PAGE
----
Are you a hot springs enthusiast looking to unwind in the soothing waters of earth’s natural hot tubs, but are concerned about the cleanliness and potential health risks? You’re not alone.
In this article, we will dive deep into the factors that affect the cleanliness of hot springs, explore the potential health risks, and help you make an informed decision about your next hot springs adventure.
Are Hot Springs Sanitary?
Hot springs can be both sanitary and unsanitary, depending on various factors such as the location, temperature, and management of the spring.
To provide a little bit of context, hot springs can be broadly categorized into wild (untreated/natural) hot springs and commercial (developed) hot springs.
Wild hot springs contain microorganisms that can cause infections, skin rashes, and gastrointestinal illnesses. The risk of contracting waterborne diseases increases in slightly cooler hot springs, as they provide more hospitable conditions for pathogens to survive.
Commercial hot springs are generally safer, as they are maintained and treated to ensure cleanliness and safety for visitors. However, the high temperature of a hot spring can still pose a risk to you if you stay for too long.
To minimize the risk of health issues, consider choosing a well-maintained commercial facility or a natural pool with a continuous flow of water to ensure a clean and fresh swimming experience.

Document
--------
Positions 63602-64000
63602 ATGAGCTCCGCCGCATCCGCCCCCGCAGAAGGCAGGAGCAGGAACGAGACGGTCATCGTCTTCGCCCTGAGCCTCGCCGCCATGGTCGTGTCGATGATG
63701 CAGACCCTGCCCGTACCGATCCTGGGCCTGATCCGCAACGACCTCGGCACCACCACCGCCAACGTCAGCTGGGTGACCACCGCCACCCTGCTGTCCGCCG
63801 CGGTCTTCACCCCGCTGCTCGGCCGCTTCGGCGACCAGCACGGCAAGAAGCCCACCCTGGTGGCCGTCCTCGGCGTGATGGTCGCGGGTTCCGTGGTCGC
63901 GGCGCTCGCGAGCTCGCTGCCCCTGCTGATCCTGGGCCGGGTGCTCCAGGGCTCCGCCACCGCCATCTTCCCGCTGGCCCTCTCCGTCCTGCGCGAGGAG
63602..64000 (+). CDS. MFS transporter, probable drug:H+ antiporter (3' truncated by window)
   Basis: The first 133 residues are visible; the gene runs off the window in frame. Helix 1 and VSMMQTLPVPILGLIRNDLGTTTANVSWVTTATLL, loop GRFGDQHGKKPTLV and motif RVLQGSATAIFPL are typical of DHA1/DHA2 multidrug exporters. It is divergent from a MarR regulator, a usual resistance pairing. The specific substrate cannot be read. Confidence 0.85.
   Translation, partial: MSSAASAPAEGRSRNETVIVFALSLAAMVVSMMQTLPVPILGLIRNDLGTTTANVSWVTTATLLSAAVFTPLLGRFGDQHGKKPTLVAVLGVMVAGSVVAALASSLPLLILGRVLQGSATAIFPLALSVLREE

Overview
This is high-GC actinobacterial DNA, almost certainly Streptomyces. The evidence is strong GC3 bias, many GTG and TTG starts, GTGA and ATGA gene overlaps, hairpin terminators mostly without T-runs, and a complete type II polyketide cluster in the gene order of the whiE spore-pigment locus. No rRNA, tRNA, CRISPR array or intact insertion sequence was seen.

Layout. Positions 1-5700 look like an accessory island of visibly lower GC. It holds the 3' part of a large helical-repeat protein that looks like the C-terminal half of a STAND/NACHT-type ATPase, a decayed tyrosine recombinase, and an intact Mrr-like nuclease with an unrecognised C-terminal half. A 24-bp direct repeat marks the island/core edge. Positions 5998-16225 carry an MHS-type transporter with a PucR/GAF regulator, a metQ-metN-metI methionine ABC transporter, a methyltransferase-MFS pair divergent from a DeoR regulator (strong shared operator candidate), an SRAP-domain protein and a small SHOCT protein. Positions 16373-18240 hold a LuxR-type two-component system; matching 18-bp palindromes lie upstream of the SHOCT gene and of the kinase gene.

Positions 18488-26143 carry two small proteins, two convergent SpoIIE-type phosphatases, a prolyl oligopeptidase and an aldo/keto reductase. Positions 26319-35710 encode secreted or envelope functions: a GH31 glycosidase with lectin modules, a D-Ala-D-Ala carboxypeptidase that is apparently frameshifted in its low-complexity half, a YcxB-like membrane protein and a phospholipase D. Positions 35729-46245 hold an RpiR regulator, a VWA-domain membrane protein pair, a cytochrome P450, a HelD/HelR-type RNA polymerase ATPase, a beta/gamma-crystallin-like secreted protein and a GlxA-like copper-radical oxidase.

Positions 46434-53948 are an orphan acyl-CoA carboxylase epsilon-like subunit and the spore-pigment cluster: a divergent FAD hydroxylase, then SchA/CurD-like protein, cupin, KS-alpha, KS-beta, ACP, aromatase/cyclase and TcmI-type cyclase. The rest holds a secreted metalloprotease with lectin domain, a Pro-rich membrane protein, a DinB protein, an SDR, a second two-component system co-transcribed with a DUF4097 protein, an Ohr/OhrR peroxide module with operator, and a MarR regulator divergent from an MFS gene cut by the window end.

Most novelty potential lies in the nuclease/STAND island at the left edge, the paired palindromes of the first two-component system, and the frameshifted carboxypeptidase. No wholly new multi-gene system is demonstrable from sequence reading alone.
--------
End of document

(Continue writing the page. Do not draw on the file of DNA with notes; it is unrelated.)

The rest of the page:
Developed vs. Wild Hot Springs Cleanliness
The main difference between developed and wild hot springs in terms of cleanliness lies in the level of maintenance and treatment applied to the water.
Developed Hot Springs
Developed hot springs, also known as commercial hot springs, are generally well-maintained and follow strict guidelines for water purification and treatment.
Some of the key practices include:
- Regular cleaning and maintenance: Commercial hot springs facilities are required to clean and maintain their pools regularly to prevent the buildup of harmful bacteria and contaminants.
- Water treatment and filtration: Many commercial hot springs use advanced filtration systems, such as ozone-based filtration, to purify the water and remove harmful pathogens. This helps maintain water quality and ensures a clean and safe environment for visitors.
- Chlorine addition: Some commercial hot springs add chlorine to the water to kill off harmful pathogens and maintain cleanliness. However, the use of chlorine may vary depending on the facility and its specific requirements.
- Water replacement: In some cases, commercial hot springs replace the natural mineral water in their pools to maintain cleanliness. The frequency of water replacement may vary depending on the facility and its specific practices.
- Compliance with regulations: Commercial hot springs in the United States are generally required by law to treat and purify their water, ensuring a safe and sanitary experience for visitors.